After the expedition, Henson could not get a very good job. Then four years later President Taft assigned to him the title of clerk in the New York Customs House. He held this post for 23 years. During those years Henson attended Harvard University and earned a master's degree.
Matthew Henson in later years
holding a picture of Robert Peary
Matthew Henson was survived by an only son, Anauakaq, whose mother was an Inuit woman named Akatingwah. Anauakaq once visited his father's family and the site where Henson was buried.
In 1988 Henson's body was moved to Arlington National Cemetery where he was interred near the place where Robert Peary was buried. Those in attendance included his American family as well as his Inuit family.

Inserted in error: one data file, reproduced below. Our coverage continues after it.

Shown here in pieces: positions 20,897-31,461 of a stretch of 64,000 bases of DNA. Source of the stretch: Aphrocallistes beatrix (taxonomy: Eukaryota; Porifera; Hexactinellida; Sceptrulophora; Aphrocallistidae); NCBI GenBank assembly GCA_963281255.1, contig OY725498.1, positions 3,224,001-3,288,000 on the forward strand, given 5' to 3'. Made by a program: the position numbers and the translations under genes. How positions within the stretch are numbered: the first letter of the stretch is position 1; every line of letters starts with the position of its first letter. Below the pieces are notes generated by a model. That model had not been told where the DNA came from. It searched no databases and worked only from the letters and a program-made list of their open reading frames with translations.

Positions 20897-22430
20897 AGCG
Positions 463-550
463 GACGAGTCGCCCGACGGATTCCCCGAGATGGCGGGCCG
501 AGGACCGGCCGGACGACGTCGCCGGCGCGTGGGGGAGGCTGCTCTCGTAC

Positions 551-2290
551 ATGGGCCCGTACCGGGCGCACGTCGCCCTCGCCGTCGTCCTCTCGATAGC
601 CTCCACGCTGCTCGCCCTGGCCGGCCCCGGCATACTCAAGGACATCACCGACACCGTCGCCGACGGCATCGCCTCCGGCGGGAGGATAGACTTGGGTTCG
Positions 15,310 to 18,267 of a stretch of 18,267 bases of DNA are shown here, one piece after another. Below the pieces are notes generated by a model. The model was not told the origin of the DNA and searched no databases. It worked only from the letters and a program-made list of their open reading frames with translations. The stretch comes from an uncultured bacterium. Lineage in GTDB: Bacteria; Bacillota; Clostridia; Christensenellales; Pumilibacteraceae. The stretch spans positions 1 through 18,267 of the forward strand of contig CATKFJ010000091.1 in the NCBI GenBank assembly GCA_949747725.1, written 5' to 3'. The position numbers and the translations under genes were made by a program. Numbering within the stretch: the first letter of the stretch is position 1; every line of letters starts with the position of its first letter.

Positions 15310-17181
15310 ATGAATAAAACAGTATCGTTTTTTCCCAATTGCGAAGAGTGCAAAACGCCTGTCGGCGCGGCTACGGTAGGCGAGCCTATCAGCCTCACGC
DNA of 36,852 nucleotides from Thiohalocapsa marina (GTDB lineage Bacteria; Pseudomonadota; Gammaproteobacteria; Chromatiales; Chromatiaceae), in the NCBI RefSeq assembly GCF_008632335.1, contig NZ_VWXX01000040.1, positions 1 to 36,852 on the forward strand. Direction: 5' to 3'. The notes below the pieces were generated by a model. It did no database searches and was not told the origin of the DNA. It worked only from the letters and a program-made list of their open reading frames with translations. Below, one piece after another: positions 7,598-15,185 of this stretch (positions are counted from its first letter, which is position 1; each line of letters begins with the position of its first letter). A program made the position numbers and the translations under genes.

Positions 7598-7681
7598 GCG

At last, Matthew Henson was recognized for his contribution to the successful North Pole expedition.
This biography by Patsy Stevens, a retired teacher, was written in 2007.
A frequent question:
"Who wrote this biography and when was it written?"
Look on this Reference Citations Chart.
Matthew Henson, Arctic Explorer
student activities and links to information about Henson
The Peary-MacMillan Arctic Museum
Photos Peary Expedition
North Pole 1909
Photos of Matthew Henson
expedition pictures at National Geographic
describes his resting place
Matthew Henson With Peary to the Pole
Explorer Hero: Matthew Henson
information about his family
From Word Central's Student Dictionary
by Merriam - Webster
(Pronunciation note: the schwa sound is shown by ə)
to begin some task or project as to embark on a career
Function: noun plural